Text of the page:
29 May Communication at the SETAC Europe 33rd Annual Meeting
Testing organic amendment, Populus nigra plantation and bioinoculation on mine polluted soil material for phytoremediation optimization purposes
Marc Romero-Estonllo, Judith Ramos-Castro, Yaiza San Miguel del Río, Ángeles Prieto-Fernández, Beatríz Rodríguez-Garrido, Petra Susan Kidd, Carmela Monterroso
SETAC Europe 33rd Annual Meeting, Data-Driven environmental decision-making, April 2023, Dublin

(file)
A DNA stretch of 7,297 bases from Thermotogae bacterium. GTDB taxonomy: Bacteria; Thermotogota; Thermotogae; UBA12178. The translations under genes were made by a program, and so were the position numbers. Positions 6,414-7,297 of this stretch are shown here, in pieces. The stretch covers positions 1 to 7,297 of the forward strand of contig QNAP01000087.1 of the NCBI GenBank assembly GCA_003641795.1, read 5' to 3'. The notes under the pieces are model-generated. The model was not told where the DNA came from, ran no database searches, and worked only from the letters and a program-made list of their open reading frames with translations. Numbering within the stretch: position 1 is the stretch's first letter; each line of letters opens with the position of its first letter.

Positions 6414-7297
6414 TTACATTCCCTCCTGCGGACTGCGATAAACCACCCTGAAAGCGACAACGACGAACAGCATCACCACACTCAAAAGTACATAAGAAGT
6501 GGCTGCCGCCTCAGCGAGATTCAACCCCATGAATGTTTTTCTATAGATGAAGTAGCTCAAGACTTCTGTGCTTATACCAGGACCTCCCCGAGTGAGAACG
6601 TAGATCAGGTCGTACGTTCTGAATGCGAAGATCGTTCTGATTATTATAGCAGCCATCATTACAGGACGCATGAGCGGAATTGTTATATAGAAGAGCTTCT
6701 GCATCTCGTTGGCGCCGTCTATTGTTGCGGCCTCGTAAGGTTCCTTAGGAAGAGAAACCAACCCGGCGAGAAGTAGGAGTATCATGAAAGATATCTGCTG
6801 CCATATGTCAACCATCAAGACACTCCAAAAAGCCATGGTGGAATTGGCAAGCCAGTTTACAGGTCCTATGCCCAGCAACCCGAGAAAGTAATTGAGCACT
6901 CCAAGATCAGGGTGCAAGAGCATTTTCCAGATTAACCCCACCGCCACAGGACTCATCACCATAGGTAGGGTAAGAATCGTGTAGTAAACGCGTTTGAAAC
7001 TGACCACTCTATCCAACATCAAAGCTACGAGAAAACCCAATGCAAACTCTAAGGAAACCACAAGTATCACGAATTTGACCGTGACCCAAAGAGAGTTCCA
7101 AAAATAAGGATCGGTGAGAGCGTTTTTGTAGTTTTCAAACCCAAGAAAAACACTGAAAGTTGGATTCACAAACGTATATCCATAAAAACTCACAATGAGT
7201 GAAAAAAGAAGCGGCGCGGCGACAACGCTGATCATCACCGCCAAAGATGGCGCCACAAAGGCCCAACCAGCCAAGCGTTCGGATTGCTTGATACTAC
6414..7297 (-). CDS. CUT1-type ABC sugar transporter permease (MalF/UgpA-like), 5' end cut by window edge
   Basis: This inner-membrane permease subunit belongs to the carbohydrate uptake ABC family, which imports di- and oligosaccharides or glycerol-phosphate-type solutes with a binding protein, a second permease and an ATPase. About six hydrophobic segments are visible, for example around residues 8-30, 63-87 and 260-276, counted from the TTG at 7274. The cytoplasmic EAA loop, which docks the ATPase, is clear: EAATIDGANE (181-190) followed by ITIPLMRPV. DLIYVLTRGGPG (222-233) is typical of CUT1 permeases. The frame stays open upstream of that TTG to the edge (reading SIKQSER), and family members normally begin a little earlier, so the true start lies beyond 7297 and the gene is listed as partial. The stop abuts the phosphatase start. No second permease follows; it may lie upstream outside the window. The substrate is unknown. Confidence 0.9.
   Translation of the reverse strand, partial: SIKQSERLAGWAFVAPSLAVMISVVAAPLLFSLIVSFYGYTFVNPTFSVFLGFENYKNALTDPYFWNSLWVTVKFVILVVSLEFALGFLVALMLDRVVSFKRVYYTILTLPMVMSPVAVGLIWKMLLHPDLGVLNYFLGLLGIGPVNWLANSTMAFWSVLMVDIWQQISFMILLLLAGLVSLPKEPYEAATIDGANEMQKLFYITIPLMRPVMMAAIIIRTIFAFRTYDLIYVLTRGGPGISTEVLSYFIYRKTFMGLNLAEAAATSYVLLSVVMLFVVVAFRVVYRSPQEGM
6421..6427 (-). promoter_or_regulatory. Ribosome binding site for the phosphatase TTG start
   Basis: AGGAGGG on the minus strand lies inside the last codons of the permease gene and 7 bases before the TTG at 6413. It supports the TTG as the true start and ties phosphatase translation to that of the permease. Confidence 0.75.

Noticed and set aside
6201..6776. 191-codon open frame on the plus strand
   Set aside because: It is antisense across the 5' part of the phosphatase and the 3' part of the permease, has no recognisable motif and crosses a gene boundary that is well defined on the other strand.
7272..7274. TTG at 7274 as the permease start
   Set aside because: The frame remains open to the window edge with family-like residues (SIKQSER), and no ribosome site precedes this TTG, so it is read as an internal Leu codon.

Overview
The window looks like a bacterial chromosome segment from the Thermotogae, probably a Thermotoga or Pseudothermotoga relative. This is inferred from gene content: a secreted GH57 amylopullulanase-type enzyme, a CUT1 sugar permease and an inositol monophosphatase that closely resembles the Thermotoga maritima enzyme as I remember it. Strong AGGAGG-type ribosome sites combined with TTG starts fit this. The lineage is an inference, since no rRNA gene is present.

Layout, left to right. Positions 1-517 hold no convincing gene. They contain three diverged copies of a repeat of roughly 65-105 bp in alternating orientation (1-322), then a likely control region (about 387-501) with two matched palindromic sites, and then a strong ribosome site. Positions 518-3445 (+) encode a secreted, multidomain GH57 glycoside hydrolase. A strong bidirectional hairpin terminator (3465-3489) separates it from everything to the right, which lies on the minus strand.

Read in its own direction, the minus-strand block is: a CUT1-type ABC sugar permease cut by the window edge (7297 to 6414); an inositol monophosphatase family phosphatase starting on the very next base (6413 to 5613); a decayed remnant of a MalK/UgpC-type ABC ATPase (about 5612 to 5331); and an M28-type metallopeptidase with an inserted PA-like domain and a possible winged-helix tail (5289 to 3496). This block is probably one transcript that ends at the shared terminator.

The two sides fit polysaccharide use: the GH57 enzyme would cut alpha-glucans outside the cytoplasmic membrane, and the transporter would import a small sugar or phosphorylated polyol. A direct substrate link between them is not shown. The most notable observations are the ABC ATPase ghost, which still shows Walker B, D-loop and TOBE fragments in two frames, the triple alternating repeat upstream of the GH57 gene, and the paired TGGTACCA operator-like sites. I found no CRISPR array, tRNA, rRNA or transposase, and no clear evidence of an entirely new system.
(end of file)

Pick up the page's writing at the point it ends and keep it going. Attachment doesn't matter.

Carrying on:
Mine driven trace elements’ pollution entails environmental risks and causes soil infertility. In situ techniques such as phytostabilization have become increasingly important to tackle these negative impacts. The aim of this study was to test the individual and combined effects of different aided phytostabilization techniques using substrate from tailings of an old Cu mine (Phy2SUDOE network), characterized by high acidity and deficiency of organic matter and nutrients. The experiment analyzed the growth of Populus nigra cropping in pots containing substrate a amended with compost non inoculated or inoculated with plant growth promoting rhizobacteria or mycorrhizae or a bacterial combination and fungal inoculates. Non-amended, non-planted and non-inoculated reference pots were also prepared. Plants were harvested after three mounths and nutrient content were determined. Then soil was analyzed for several physicochemical and microbiological properties. Joint use of compost, P. nigra plantation, and inoculation with rhizobacteria were the best techniques to reduce toxicity and improve soil fertility, as well as to increase the survival and productivity. The results support the use of organic amendments, tolerant plants, and plant growth promoting rhizobacteria to reduce environmental risk and improve fertility of soils impacted by mining.